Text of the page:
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Samayasara - by Acharya Kundakunda: Actions Of An Enlightened Sage Are Without Any Desire For Reward

puriso jaha ko vi ihaṃ vittiṇimittaṃ tu sevade rāyam.
to so vi dedi rāyā vivihe bhoge suhūppāde..

emeva jῑvapuriso kammarayaṃ sevade suhaṇimittaṃ.
to so vi dedi kammo vivihe bhoge suhūppāde..

jaya puṇa so cciya puriso vittiṇimittaṃ ṇa sevade rāyaṃ.
to so ṇa dedi rāyā vivihe bhoge suhūppāde..

emeva sammadiṭṭhῑ visayatthaṃ sevade ṇa kammarayaṃ.
to so ṇa dedi kammo vivihe bhoge suhūppāde..

(Jaha ihaṃ) Just as, in this worldly life (ko vi puriso vittiṇimittaṃ tu rāyaṃ seved) if a person [faithfully] serves the king for his livelihood, (to so vi raya) then also that king (suhuppāde vivihe bhoge dedi) [positively] favours him with various enjoyable facilities.

(Emeva jῑvapuriso) Similarly, if a soul, like man, (suhaṇimittaṃ kammarayaṃ sevade) serves the karma—dust with a desire to get worldly pleasures (to so kammo vi) then the [king]—(auspicious) karma—also (suhuppade vivihe bhoge dedi) favours him with various worldly pleasure [as its fruit].

(Puṇa jaha so cciya puriso) Again, just as if the selfsame person (vittiṇimittaṃ rāyaṃ ṇa sevade) does not care to serve the king for getting monetary reward (to so rāyā suhuppāde vivihe bhoge ṇa dedi) then the king does not favour him with any facilities for worldly comforts.

(Emeva samadṭṭthi) Similarly, if an enlightened sage (visayatthaṃ kammarayaṃ ṇa sevade) does not care to serve the [king] karma—dust, because he does not aspire for any carnal pleasures, (to so kammo suhuppāde vivihe bhoge ṇa dedi) then the karma does not favour him with various worldly pleasures.


In these verses, the author, again, uses an analogy to stress the significance of Desire for Reward, both in the worldly life as well as spiritual advancement. Earlier, in the Introduction to chapter IV, it has been stated that all that is enjoyable and pleasant in the worldly life—health, wealth and happiness—can be obtained only by the fruition of auspicious karmapuṇya. This means that one has to seek the favour of the inanimate karmic matter (dust), to gratify ones desire for worldly pleasures. This is illustrated by the analogy of the king and his servant. Just as the king, would, undoubtedly be pleased to confer various facilities for a comfortable and happy life, on a faithful and diligent member of his court as a reward for his loyal services, similarly the king—karma—dust (karmaraja)[1]-would, surely, favour its devotee with means of procuring various worldly pleasures. On the other hand, in both cases, if there is no aspiration, there is no service and no reward either. That is, one who has no desire for the reward, does not stoop to serve the lowly karmic matter (dust).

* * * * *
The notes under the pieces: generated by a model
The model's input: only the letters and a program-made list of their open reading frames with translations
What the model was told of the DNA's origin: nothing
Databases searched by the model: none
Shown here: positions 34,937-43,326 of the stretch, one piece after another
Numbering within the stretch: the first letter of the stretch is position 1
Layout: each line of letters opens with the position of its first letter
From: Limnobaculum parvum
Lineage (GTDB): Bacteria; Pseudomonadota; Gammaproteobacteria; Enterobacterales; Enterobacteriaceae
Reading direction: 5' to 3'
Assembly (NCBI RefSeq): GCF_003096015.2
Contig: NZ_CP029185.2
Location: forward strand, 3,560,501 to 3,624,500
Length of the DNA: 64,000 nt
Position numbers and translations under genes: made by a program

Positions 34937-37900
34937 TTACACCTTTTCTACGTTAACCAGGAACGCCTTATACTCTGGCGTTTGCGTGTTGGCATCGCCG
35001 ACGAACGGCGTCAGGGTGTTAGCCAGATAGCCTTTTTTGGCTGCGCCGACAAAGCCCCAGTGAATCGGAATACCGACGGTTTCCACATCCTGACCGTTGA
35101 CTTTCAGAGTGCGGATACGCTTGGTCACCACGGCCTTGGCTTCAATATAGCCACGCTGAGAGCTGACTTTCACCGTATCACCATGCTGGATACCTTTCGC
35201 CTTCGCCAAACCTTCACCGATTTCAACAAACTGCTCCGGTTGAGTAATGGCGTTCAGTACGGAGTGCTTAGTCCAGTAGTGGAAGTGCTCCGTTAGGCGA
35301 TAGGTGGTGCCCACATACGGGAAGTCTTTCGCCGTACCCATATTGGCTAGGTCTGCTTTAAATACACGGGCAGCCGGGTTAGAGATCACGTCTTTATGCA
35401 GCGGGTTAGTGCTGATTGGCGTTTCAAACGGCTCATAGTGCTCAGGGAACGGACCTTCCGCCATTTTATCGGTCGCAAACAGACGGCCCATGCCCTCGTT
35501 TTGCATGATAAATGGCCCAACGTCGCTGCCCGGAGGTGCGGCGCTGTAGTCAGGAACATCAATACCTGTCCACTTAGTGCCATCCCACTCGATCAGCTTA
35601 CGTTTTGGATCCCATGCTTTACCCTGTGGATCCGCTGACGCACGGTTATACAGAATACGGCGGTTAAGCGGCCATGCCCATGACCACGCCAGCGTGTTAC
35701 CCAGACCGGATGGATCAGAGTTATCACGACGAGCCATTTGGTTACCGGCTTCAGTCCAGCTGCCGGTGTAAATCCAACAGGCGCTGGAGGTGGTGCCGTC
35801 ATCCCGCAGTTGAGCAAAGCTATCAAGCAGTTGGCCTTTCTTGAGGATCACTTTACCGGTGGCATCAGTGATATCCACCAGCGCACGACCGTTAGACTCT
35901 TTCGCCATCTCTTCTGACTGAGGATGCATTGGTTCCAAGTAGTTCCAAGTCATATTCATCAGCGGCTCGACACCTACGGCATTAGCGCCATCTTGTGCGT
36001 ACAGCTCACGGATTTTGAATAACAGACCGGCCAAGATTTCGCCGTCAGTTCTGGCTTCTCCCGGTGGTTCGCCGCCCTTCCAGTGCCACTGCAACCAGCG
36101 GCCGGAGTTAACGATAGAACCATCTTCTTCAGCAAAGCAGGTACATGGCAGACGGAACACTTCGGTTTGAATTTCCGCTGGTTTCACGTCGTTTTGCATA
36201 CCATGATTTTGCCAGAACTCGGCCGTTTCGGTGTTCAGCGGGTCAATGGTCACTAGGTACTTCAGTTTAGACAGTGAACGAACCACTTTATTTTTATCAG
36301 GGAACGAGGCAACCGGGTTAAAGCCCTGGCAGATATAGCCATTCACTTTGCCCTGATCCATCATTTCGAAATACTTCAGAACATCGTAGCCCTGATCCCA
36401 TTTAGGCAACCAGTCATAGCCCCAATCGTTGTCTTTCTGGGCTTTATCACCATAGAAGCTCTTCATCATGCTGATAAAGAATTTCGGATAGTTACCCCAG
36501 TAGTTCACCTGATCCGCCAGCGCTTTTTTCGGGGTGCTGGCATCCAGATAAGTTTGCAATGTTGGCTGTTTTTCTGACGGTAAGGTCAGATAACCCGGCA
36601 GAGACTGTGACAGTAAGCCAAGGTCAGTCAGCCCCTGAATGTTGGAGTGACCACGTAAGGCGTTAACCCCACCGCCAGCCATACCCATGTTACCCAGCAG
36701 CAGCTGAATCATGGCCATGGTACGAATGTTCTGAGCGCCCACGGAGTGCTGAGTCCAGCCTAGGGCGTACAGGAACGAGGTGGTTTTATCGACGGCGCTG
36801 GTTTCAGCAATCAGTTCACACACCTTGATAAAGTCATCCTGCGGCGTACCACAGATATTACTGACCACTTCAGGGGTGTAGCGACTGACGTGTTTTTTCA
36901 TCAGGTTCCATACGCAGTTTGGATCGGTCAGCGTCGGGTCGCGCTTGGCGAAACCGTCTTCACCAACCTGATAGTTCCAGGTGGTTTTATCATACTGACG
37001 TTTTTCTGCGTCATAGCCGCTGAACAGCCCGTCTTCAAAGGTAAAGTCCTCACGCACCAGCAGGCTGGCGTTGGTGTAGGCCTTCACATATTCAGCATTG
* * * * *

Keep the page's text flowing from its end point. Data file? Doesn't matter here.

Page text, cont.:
The dawn of enlightenment has revealed the transitory nature of the worldly assets. It has also revealed that the bondage of puṇya is as efficient an obstacle in the path of emancipation as that of pāpa—the inauspicious karma. In the worldly life, an enlightened sage has to work and act just like any other person. The difference is in the desire for reward. Once the true nature of puṇya is realized, the hankering for reward and the necessity for serving king—karma-dust—disappears.


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Samayasara - by Acharya Kundakunda Publishers:
Jain Vishva Bharati University First Edition: 2009

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Some texts contain  footnotes  and  glossary  entries. To distinguish between them, the links have different colors.
  1. Jaya
  2. Karma
  3. Karmic matter
  4. Puṇya
  5. Pāpa
  6. Soul
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